I was half-asleep when I first read the email from Jamie (El-P of Definitive Jux) and Mike (Atlanta’s own Killer Mike) from Run The Jewels that their second project had been released early in November of last year. As I clicked through the email and ended up on Daylight Curfew’s page, I saw some strange merch items in their shop, ranging from RTJ solving mysteries in a van with you to showing up at your child’s school for show and tell. But none were as perplexing as the $40,000 cat remix album Meow The Jewels. No one thought it would happen, especially not a sleep-deprived hip-hop fan, but now that I’ve listened to the newly released project (which you can cop for free or on very limited edition vinyl, all profit from which is going to charity, here), that same feeling of confused euphoria has come rushing back.
An eager fan-run Kickstarter page and a murderer’s row of guest producers (El-P, The Alchemist, Prince Paul, Just Blaze, BOOTS, Blood Diamonds, Zola Jesus, Dan The Automator, Geoff Barrow of Portishead) later, Meow The Jewels is very real and it’s here. If you’re expecting nothing more than “Run The Jewels 2, but with cat sounds,” then El-P and his camp have a fur-padded punch to the gut in store for you. About half of the project filters cat noises (purrs, meows, growls, screams, etc.) through RTJ’s hard-hitting electronic sound; whether we’re talking about the growling bass of Just Blaze’s “Oh My Darling Don’t Meow” or the deft melodic recreation of Nick Hook’s “All Meow Life” and BOOTS’ “Meowrly,” these fan-boasted amalgams sound better than they have any right to. But the real standouts here come from left-field experimentation, like the serene groove of Blood Diamonds “Paw Due Respect.” Zola Jesus turns fan-favorite “Blockbuster Night Part 1” inside out and creates a cacophonous electronic kitty nightmare with “Pawfluffer Night,” while The Alchemist-produced “Creown” features Mike and El rapping over eerie vocal samples from Meow Mix commercials and Trailer Park Boys layered over soft purrs.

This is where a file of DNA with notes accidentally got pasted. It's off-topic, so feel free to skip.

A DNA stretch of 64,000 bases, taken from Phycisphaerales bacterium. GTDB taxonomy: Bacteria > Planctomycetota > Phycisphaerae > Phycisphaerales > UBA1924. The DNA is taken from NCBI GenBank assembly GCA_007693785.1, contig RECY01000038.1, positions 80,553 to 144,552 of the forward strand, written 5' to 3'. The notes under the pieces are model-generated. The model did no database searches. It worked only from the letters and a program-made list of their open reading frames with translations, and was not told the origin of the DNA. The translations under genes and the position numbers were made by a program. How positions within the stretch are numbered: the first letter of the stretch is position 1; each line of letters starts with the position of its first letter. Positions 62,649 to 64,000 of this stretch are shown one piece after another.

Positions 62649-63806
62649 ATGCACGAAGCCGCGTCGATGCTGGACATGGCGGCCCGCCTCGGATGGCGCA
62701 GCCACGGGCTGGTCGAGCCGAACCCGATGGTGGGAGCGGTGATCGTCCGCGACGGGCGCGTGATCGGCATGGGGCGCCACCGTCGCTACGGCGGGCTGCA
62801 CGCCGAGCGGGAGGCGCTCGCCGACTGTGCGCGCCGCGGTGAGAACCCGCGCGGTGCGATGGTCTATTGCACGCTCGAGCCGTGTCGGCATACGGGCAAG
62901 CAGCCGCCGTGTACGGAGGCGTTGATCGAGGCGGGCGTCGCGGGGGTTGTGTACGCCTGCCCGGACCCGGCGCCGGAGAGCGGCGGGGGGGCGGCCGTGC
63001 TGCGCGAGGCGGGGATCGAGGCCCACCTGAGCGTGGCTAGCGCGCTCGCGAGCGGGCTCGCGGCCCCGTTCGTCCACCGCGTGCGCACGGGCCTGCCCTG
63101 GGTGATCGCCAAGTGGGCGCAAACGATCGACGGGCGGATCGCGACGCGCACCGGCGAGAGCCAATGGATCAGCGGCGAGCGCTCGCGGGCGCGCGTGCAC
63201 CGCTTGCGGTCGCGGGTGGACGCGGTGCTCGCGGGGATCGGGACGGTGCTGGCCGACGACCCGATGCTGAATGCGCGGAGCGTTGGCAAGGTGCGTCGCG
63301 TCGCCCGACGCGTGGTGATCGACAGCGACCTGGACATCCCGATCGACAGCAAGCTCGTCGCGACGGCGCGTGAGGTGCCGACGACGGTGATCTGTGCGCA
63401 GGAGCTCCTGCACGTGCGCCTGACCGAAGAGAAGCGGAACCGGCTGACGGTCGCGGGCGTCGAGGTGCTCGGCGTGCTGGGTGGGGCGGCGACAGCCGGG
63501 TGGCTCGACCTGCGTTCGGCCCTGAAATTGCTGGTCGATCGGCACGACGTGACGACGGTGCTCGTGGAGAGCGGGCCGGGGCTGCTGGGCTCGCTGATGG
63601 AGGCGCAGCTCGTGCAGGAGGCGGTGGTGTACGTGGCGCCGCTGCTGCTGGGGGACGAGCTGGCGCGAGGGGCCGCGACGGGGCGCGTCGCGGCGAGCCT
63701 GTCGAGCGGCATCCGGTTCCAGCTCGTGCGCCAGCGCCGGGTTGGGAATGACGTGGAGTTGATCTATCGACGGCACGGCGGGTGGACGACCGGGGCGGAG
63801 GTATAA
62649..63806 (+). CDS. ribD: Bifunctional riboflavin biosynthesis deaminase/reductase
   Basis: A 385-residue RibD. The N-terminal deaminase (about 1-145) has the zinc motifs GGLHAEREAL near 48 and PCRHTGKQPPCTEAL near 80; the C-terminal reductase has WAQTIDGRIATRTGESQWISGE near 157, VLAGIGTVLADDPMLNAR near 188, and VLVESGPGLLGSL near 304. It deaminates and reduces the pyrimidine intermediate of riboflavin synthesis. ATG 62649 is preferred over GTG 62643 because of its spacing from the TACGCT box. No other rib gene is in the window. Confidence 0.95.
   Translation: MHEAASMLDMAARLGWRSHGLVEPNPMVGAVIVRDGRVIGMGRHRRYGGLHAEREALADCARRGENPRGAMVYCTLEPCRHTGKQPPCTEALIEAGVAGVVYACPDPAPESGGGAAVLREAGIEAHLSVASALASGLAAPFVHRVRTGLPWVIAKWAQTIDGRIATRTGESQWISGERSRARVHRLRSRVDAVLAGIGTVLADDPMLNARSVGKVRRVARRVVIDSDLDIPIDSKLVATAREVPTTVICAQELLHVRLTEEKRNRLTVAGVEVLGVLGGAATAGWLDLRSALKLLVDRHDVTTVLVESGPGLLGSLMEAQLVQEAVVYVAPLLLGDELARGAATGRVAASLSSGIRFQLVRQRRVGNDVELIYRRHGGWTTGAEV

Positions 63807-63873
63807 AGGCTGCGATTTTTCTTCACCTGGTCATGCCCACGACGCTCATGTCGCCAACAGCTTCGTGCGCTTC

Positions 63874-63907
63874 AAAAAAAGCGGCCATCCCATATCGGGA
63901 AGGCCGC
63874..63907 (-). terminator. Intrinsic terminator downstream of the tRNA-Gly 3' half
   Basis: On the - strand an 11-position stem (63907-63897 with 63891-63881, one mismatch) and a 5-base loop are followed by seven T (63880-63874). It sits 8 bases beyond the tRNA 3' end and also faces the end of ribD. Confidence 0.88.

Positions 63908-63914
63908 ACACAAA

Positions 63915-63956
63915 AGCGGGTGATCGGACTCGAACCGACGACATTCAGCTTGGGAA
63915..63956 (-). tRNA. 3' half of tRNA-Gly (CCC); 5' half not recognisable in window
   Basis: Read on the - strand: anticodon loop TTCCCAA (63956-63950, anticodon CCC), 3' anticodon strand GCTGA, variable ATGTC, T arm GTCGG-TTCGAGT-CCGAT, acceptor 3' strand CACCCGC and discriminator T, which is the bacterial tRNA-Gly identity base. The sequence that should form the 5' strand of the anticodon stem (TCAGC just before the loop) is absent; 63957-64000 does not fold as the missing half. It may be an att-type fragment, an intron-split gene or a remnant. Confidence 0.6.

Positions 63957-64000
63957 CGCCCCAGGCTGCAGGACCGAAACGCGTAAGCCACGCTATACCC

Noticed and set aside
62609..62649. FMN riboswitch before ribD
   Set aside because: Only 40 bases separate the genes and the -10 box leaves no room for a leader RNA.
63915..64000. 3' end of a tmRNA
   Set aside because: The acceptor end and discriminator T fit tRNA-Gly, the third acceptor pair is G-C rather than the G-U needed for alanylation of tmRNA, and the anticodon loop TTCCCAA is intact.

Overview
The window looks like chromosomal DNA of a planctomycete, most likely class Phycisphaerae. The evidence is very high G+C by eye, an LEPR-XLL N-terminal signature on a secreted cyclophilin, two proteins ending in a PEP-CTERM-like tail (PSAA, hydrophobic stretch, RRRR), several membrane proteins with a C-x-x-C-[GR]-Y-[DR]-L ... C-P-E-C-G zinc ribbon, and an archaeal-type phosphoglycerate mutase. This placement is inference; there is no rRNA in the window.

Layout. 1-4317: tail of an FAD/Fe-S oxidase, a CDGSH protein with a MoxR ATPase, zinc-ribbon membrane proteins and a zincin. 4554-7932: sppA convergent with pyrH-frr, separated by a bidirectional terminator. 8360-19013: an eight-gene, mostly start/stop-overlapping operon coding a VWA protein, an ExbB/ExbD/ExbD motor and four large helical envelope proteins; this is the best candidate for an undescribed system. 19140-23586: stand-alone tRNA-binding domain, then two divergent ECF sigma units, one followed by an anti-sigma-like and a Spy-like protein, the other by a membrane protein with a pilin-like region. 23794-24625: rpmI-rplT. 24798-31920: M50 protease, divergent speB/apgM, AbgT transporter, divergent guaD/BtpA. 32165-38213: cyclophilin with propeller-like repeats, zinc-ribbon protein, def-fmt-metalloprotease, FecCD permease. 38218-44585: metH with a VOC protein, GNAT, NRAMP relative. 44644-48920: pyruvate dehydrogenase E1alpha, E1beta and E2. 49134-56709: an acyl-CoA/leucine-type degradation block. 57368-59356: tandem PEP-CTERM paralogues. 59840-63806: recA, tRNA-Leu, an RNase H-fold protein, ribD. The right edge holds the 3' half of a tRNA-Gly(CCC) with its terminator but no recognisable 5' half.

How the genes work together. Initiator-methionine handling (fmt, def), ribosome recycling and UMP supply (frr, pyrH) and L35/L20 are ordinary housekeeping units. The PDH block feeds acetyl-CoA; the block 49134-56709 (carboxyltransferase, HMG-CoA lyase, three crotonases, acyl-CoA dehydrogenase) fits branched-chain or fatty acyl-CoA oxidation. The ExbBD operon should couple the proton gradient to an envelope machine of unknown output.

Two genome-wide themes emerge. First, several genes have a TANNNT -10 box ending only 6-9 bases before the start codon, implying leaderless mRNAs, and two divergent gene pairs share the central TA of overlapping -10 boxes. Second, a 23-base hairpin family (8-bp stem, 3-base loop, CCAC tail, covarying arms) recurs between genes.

DJs Khaled and Drama wouldn’t be caught dead over these remixes, and that’s kind of the point. Run The Jewels is arguably the biggest fringe movement hip-hop has seen since Odd Future blew up in 2011, a bonafide phenomenon that’s taken both the underground and the mainstream by storm based solely on how grounded it is in outright weirdness. While it is, above all else, a novelty record brought to life by equally sincere and ironic fan interest, Meow The Jewels is still a disarmingly entertaining remix album.